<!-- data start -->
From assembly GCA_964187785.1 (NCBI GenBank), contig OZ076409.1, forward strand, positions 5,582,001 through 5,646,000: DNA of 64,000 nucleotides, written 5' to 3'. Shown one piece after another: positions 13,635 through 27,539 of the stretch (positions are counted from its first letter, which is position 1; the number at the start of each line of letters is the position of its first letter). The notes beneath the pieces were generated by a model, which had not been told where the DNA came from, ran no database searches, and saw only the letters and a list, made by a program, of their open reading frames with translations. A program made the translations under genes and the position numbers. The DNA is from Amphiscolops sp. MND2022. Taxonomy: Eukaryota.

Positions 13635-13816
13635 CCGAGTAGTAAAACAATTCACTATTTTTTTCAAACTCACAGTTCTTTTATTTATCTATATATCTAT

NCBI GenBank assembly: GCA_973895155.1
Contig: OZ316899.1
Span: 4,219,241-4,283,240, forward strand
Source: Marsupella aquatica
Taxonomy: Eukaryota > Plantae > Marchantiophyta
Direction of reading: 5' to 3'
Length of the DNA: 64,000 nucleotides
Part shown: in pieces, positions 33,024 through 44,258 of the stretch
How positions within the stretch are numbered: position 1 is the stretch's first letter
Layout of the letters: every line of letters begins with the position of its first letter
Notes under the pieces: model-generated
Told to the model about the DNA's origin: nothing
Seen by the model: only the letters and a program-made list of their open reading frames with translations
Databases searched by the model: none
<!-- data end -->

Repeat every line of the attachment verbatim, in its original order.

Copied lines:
From assembly GCA_964187785.1 (NCBI GenBank), contig OZ076409.1, forward strand, positions 5,582,001 through 5,646,000: DNA of 64,000 nucleotides, written 5' to 3'. Shown one piece after another: positions 13,635 through 27,539 of the stretch (positions are counted from its first letter, which is position 1; the number at the start of each line of letters is the position of its first letter). The notes beneath the pieces were generated by a model, which had not been told where the DNA came from, ran no database searches, and saw only the letters and a list, made by a program, of their open reading frames with translations. A program made the translations under genes and the position numbers. The DNA is from Amphiscolops sp. MND2022. Taxonomy: Eukaryota.

Positions 13635-13816
13635 CCGAGTAGTAAAACAATTCACTATTTTTTTCAAACTCACAGTTCTTTTATTTATCTATATATCTAT

NCBI GenBank assembly: GCA_973895155.1
Contig: OZ316899.1
Span: 4,219,241-4,283,240, forward strand
Source: Marsupella aquatica
Taxonomy: Eukaryota > Plantae > Marchantiophyta
Direction of reading: 5' to 3'
Length of the DNA: 64,000 nucleotides
Part shown: in pieces, positions 33,024 through 44,258 of the stretch
How positions within the stretch are numbered: position 1 is the stretch's first letter
Layout of the letters: every line of letters begins with the position of its first letter
Notes under the pieces: model-generated
Told to the model about the DNA's origin: nothing
Seen by the model: only the letters and a program-made list of their open reading frames with translations
Databases searched by the model: none